Nguyen’s family recently posted a petition on Change.org which had received nearly 7,000 signatures as of Thursday, urging Secretary of State Mike Pompeo to intervene on his behalf in talks with Vietnamese counterparts and calling for assistance from U.S. lawmakers.

Local Congresswoman Mimi Walters, who has been working to support Nguyen’s family since his disappearance, said during Thursday’s press conference that her “highest priority is to secure Mr. Nguyen's freedom and to ensure his safety.”

She said that she plans to speak with Vietnam’s ambassador Ha Kim Ngoc in Washington on Friday “to let him know that it is unacceptable to detain American citizens in Vietnam.”

“The Vietnamese government needs to know that there will be consequences if they don't treat American citizens with respect,” she added.

Recent protests

A statement recently released by the family did not address where Michael Nguyen was traveling or what he was doing on the day he disappeared, but noted that Vietnam had seen large-scale protests in recent months over government plans to grant long-term leases to foreign companies operating in special economic zones (SEZs) and against a controversial new cybersecurity law seen as restrictive by the country’s netizens.

William Nguyen, a 32-year-old graduate student of Vietnamese descent from Houston, Texas, was beaten by police and detained along with other protesters on June 10 in Ho Chi Minh City after attending what began the day before as a peaceful demonstration over the concession proposal, which had stirred public fears that the leases would go to Chinese-owned firms.

Following a half-day trial at the People’s Court of Ho Chi Minh City on July 20, Will Nguyen was found guilty of “disturbing public order” under penal code article 318 and ordered to leave Vietnam, weeks after U.S. Secretary of State Mike Pompeo had traveled to Vietnam and urged government officials to find a quick resolution to his case.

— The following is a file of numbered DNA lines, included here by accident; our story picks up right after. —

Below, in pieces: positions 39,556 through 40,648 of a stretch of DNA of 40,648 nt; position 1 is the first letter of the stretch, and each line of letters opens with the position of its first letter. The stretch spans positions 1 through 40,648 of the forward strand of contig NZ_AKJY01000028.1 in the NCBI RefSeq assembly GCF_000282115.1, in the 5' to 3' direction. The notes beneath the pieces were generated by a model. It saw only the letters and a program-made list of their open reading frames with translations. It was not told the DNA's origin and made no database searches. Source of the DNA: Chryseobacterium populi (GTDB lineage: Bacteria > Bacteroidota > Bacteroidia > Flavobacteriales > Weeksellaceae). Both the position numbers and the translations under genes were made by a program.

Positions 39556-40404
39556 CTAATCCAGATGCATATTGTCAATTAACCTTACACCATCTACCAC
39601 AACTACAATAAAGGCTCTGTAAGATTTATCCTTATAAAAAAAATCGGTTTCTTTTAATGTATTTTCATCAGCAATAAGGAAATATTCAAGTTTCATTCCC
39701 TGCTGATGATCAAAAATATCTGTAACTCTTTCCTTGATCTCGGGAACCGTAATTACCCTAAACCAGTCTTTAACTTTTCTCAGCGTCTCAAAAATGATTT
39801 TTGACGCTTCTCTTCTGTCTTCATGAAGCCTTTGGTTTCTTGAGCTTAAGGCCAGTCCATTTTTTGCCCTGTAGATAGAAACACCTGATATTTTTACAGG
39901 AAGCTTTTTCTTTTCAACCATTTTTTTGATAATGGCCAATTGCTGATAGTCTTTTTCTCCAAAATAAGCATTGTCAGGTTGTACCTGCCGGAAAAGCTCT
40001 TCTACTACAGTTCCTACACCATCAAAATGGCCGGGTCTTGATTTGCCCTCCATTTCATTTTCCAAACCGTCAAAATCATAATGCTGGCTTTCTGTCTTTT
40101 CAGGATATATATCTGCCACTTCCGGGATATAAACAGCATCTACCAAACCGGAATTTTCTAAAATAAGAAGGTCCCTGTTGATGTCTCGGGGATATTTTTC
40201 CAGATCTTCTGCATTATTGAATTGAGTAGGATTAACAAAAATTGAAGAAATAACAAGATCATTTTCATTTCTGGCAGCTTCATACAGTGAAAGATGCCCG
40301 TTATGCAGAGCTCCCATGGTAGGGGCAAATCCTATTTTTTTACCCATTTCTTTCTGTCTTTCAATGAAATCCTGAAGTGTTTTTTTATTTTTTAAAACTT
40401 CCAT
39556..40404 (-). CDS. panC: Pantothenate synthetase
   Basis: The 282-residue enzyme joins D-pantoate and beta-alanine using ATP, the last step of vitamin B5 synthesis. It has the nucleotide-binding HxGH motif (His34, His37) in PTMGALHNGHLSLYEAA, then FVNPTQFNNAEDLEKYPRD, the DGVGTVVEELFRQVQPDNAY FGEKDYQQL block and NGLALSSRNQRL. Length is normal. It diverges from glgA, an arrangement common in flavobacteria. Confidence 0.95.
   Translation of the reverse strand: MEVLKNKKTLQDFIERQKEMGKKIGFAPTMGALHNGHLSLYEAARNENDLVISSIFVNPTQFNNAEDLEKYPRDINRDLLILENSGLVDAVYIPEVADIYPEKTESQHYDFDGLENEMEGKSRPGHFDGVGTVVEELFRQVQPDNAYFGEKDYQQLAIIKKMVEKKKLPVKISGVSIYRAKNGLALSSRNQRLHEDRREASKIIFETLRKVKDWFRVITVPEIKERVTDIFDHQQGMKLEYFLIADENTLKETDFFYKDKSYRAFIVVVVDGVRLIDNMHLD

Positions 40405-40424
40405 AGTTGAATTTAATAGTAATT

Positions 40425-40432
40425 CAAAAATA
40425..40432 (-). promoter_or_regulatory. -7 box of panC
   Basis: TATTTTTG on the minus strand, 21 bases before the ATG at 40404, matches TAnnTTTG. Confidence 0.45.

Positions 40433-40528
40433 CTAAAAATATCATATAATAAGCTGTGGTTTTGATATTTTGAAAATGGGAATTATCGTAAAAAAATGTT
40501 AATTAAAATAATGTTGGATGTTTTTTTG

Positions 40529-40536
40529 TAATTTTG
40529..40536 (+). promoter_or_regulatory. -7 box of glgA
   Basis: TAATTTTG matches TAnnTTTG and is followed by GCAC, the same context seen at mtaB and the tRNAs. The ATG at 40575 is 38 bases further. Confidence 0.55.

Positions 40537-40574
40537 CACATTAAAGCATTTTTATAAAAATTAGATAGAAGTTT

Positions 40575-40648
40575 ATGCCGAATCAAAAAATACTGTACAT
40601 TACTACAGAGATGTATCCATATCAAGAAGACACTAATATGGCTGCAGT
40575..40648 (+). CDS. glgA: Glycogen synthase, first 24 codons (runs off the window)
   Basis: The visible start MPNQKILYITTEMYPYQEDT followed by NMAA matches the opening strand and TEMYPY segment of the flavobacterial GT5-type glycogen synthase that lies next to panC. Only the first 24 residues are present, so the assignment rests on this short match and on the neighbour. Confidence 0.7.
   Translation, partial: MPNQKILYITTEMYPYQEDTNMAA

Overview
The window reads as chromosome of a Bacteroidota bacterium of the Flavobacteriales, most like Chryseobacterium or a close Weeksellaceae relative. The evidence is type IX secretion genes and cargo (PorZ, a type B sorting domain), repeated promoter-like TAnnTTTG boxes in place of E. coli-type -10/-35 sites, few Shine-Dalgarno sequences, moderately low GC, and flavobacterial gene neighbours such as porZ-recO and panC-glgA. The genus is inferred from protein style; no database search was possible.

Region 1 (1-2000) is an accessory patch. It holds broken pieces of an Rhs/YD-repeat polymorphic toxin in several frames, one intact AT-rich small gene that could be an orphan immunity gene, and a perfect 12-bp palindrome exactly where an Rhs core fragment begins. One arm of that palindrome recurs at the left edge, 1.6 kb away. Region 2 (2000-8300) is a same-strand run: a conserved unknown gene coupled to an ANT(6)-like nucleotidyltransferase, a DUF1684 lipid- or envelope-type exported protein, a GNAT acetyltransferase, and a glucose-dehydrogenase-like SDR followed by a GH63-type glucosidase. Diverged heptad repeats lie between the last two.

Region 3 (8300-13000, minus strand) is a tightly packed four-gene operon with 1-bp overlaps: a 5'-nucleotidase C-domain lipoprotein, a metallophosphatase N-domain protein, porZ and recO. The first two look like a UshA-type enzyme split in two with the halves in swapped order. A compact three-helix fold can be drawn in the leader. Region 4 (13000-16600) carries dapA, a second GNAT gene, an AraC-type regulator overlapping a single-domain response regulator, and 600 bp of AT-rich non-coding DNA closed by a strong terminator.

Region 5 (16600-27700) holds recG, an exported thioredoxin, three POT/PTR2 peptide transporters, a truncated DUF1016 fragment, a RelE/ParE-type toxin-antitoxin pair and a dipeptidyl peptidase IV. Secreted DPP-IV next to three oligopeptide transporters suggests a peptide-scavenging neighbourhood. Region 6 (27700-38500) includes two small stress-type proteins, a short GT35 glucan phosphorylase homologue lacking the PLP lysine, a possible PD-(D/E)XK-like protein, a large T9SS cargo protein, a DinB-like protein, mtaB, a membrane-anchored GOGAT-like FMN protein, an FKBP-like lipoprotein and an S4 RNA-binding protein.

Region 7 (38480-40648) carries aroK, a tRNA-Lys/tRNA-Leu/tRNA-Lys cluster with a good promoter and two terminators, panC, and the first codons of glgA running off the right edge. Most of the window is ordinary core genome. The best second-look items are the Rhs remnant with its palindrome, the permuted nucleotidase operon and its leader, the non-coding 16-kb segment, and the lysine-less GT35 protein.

After demonstrations against the land concession proposal spread to several cities throughout Vietnam in June, authorities arrested dozens of protesters and have sentenced several to prison. The government eventually tabled the proposal, pending “further research.”

Rights group Amnesty International estimates that at least 97 prisoners of conscience are currently held in Vietnam’s prisons, where many are subjected to torture or other ill-treatment.

Reported by RFA’s Vietnamese Service. Written in English by Joshua Lipes.

Comments (1)
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Hate Communist

from ghet bac Ho

You stupid goons are continuing to 'bite the hands that feed you' and only making an ass of yourself in the eye of the world.
Who would want to deal with you numb skulls if you keep arresting people and DON'T inform their family or country.
The world isn't just China!
You have been abroad, see how the free world works?
They don't 'sand bag' their citizen business, they don't restrict freedom, and they are not afraid of the news. Note, look at the infrastructure, defense, banking, and education.
Do they fear of any invasion?
It's inconceivable to why you afraid of China.
It's unjust to harass the VNmese people of it.